Camelback Vending in Phoenix, Ariz. also uses cans to address consumer price resistance, noted Jodi Glimpse, vice president of business development. She said if a location is at a $1 price point for bottles and a price increase is needed, switching to cans makes sense. “Changing over to cans allows the price to stay lower,” she said. Plus, she’s sold accounts on the environmental benefits of cans. Glimpse believes cans are more recyclable.
Her drivers also prefer working with cans, and it provides her with the ability to partner locally with a canner.
Glimpse is waiting for water in a can. “Schools have asked for it,” she said.
The Automatic Merchandiser State of the Vending Industry report quantifies the growing popularity of cans in the past year. The 2009 report noted a gain in the share of cans versus bottles. This was the first increase for cans in four years.
Despite the advantages of cans, Richard Harvey, owner of A&R Services in Monument, Colo. doesn’t believe they are the way to go because of something he calls “package competition.”
“We can be competitive with 20-ounce bottles,” he said, citing the $1.40 to $1.60 price point of comparable sodas in convenience stores, or even Walmart, which has a reputation for having the lowest prices.
“We can’t sell (cans) as a perceived value the way we can with bottles,” said Harvey. With cans, consumers can buy a 12-pack at a big box store for $2.99, which is much less per can than what’s charged in the vending machine.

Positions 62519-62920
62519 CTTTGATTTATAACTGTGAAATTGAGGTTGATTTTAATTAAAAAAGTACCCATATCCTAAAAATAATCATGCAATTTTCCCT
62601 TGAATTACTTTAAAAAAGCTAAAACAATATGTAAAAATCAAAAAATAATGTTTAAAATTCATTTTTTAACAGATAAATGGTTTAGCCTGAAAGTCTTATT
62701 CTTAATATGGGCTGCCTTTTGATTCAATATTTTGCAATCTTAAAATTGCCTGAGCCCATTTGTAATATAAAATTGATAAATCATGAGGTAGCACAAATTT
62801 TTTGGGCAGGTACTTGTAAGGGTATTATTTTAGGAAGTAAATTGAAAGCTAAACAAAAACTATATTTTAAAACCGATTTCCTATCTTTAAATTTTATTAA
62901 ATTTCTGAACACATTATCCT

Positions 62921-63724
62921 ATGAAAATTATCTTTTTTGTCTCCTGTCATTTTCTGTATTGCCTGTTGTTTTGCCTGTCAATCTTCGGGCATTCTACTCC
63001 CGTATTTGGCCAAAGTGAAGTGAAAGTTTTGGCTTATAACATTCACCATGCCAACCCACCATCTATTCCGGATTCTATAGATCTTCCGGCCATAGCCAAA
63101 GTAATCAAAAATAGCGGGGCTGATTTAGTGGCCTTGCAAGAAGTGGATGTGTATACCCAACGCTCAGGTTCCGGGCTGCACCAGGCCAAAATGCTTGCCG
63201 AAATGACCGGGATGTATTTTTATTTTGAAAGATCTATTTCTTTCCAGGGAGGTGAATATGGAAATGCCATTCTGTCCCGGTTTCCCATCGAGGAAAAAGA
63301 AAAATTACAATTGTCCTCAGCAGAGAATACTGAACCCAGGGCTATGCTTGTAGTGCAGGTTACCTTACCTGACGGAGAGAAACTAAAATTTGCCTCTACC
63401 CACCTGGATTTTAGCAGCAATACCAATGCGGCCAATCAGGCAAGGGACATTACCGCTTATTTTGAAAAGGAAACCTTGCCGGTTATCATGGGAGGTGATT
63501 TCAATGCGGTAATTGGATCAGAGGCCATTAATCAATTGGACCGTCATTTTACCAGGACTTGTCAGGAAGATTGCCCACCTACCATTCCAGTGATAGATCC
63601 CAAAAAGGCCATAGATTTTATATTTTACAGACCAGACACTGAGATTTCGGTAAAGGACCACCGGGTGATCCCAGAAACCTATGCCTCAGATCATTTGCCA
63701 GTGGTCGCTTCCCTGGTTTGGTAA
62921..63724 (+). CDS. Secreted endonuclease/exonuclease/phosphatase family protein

The cost of a pack of soda, and its relative price per can, is something consumers do bring up. In response, Harvey argues there is a great advantage to the location for having a vending machine. A vending machine is a “refrigerated, inventory controlled beverage dispenser,” he said. Location managers don’t have to worry about employees pilfering cold beverages out of the fridge.
Variety addresses price sensitivity
Harvey has found glassfront machines allow him to increase variety. In traditional stackers, he was limited to seven or eight cans. A glassfront can hold a lot more variety.
Adding more variety also takes attention away from price increases, Harvey said, thanks to the higher price points many of these drinks carry.
Non-carbonated offerings allow Harvey to meet the growing demand for health oriented products.
“Customers aren’t necessarily asking for them (more non-carbonated beverages),” said Harvey, “but they’re happy it’s there.” Many customers tell him they really like a new non-carbonated beverage they tried from his machine.
“(Non-carbonated beverages) don’t merchandise well in stackers,” he said. Glassfronts, while requiring more maintenance and taking up more space, sell 20 to 25 percent more products. “It’s a better way of doing things,” added Harvey.
Glassfronts Help vendors compete with c-stores
“This company has always been strong in glassfronts,” said Steve Hall Jr., operations manager, Firelands Food Systems in Sandusky, Ohio. Hall believes glassfronts are necessary to offer the customer sufficient variety in order to compete with convenience stores. He estimates 70 to 75 percent of Firelands Foods Systems’ accounts have glassfronts.